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Dr. Julian Lewis: To ask the Secretary of State for the Home Department (1) what assessment he has made of whether all information relevant to British secret Stasi agents has been made available by the United States from its Operation Rosewood archive; 
(3) what use was made of information gained in Operation Rosewood to acquire further evidence against British Stasi spies in order to pursue prosecutions; 
(4) if files obtained by the UK security services showing the identities of British agents of the Stasi will be preserved for the future use of historians; 
(5) for what reason no action has been taken against any British agents now known to have covertly worked for the East German Intelligence Service. 
Mr. Straw: I can add nothing further to the written answer that I gave the hon. Member on 2 November 2000, Official Report, column 610W. On the question of the release of Security Service files into the public domain, I refer the hon. Member to the written answer I gave to my hon. Friend the Member for City of Chester (Ms Russell) on 29 July 1998, Official Report, columns 251-54W. It would not be appropriate to comment further on the work of the security and intelligence agencies.
Mr. Jack: To ask the Secretary of State for the Home Department, pursuant to his answer of 4 April 2000, Official Report, column 445W, on Lancashire Police, what changes in (a) to (d) have occurred since 4 April. 
Mr. Charles Clarke: The Lancashire Constabulary does not have a target establishment. I understand from the Chief Constable that there were 3,229 police officers in the Lancashire Constabulary on 6 November 2000. She has also told me that on the same day, 165 police officers were recorded by the Constabulary as absent from duty through sickness and 135 officers had formal restrictions placed upon the range of duties they are physically or psychologically able to perform. This latter figure does not include temporary arrangements made locally within the force as and when required.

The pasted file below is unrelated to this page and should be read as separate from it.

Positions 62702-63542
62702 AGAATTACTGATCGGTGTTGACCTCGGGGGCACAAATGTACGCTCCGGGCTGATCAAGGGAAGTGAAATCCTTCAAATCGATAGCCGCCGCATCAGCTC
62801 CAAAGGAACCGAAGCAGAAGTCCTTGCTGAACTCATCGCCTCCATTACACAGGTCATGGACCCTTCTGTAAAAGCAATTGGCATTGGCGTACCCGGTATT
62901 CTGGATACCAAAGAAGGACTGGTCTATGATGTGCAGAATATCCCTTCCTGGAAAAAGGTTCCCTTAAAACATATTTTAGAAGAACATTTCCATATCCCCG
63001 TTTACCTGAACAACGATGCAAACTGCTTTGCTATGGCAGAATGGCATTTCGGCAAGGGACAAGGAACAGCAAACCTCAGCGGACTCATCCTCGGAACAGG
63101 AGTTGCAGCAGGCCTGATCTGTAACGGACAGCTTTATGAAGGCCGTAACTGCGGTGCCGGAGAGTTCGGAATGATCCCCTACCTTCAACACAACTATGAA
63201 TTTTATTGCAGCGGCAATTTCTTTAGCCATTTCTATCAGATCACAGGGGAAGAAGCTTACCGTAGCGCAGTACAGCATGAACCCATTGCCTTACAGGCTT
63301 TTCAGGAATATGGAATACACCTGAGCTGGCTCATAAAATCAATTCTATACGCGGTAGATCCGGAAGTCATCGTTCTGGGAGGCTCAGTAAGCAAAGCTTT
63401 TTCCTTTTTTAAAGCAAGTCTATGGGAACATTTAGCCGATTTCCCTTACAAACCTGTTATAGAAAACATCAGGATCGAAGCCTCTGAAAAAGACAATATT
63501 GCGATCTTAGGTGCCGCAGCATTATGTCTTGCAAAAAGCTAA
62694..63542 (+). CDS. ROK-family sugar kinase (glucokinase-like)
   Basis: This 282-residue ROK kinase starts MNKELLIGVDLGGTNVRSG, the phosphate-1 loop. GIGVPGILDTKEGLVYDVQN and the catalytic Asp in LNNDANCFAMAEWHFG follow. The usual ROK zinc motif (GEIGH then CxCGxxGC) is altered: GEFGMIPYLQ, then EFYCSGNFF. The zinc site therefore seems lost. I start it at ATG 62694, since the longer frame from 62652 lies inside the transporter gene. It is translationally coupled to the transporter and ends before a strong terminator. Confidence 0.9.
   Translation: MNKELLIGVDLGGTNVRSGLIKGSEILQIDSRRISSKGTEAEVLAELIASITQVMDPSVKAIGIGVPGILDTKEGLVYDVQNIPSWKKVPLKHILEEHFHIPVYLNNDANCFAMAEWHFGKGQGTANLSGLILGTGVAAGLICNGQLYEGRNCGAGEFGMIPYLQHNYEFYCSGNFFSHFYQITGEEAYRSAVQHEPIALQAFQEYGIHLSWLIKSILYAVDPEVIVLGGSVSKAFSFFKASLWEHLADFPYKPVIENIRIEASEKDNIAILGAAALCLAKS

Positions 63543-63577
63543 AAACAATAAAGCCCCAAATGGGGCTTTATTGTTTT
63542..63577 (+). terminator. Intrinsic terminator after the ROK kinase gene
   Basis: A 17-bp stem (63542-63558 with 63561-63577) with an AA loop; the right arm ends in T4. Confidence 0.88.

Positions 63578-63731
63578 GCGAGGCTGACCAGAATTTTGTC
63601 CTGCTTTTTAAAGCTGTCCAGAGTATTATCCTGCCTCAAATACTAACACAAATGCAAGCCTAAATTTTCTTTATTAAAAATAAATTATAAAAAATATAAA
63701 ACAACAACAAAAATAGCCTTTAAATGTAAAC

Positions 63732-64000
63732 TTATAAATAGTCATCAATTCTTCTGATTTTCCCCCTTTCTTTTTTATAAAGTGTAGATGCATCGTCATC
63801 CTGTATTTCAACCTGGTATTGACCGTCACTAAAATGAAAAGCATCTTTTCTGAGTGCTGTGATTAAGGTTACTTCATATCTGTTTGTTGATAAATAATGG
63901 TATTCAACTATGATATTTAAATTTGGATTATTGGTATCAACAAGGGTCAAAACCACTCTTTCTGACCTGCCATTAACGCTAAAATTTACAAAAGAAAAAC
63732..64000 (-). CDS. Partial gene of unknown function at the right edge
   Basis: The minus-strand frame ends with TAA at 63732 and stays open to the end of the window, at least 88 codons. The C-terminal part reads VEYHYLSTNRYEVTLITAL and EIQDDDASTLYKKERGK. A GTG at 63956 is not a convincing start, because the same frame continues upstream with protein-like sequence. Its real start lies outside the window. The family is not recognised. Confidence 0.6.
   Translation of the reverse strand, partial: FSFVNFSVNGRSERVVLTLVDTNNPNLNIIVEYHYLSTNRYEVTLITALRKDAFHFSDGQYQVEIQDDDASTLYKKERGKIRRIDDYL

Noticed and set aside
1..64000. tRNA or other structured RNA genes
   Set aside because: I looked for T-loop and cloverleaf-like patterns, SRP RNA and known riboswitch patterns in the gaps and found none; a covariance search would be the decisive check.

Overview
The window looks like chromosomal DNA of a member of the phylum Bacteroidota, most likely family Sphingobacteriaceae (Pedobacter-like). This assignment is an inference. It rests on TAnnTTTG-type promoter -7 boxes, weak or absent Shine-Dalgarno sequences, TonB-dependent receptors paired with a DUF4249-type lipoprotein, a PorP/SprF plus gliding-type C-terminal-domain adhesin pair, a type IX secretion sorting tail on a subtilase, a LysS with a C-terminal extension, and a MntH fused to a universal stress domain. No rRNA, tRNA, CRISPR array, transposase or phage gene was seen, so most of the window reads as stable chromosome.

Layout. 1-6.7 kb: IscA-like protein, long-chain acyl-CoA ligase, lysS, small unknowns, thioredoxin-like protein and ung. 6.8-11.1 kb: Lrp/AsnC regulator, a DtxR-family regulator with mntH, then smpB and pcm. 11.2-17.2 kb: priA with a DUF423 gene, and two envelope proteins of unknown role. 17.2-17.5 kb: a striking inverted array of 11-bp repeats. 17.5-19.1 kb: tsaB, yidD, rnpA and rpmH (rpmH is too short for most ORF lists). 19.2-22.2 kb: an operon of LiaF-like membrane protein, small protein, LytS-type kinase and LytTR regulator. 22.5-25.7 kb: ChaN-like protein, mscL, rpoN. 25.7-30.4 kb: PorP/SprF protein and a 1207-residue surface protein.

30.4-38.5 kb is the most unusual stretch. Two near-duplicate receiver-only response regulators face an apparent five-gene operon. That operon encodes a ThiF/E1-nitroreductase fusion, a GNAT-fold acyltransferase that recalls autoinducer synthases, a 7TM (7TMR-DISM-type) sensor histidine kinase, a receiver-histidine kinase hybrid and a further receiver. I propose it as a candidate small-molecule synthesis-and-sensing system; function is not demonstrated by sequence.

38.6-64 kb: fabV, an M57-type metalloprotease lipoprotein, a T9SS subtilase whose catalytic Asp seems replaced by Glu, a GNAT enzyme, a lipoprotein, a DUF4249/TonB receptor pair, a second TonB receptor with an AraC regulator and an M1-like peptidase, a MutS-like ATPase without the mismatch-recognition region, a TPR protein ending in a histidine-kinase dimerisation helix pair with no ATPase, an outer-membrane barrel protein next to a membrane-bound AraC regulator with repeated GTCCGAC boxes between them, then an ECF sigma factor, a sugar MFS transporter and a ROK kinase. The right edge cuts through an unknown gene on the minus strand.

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The number of officers reported to be on light duties has changed significantly since the figure reported in my right hon. Friend the Home Secretary's answer to the right hon. Member for Fylde (Mr. Jack) on 4 April 2000, Official Report, column 445W. The Chief Constable informs me that this is due to changes in the definition of light duties by the force, which now also defines recuperative and restricted duties as "light duties".
Mr. Colman: To ask the Secretary of State for the Home Department (1) in which countries with which the UK maintains diplomatic relations, the Home Office Certificate of Identity is accepted as a valid travel document by the relevant authorities; 
Mrs. Roche: The Home Office Certificate of Identity (CID) is a travel document issued to foreign nationals, other than refugees, who are resident in the United Kingdom and cannot obtain a passport from their national authorities. This type of document is not issued under an international convention but on a discretionary basis. The CID, which guarantees the holder return to the United Kingdom, has traditionally been widely accepted for travel and, as far as I am aware, still is. However, it is for the authorities of each country to decide whether they will accept the CID as a valid form of travel document and, in this connection, I am aware that a number of European Union partners are no longer doing so. My officials are in discussion with colleagues from the European Union countries concerned in order to identify their particular concerns and, if possible, give assurances, which might encourage them to accept the CID for travel.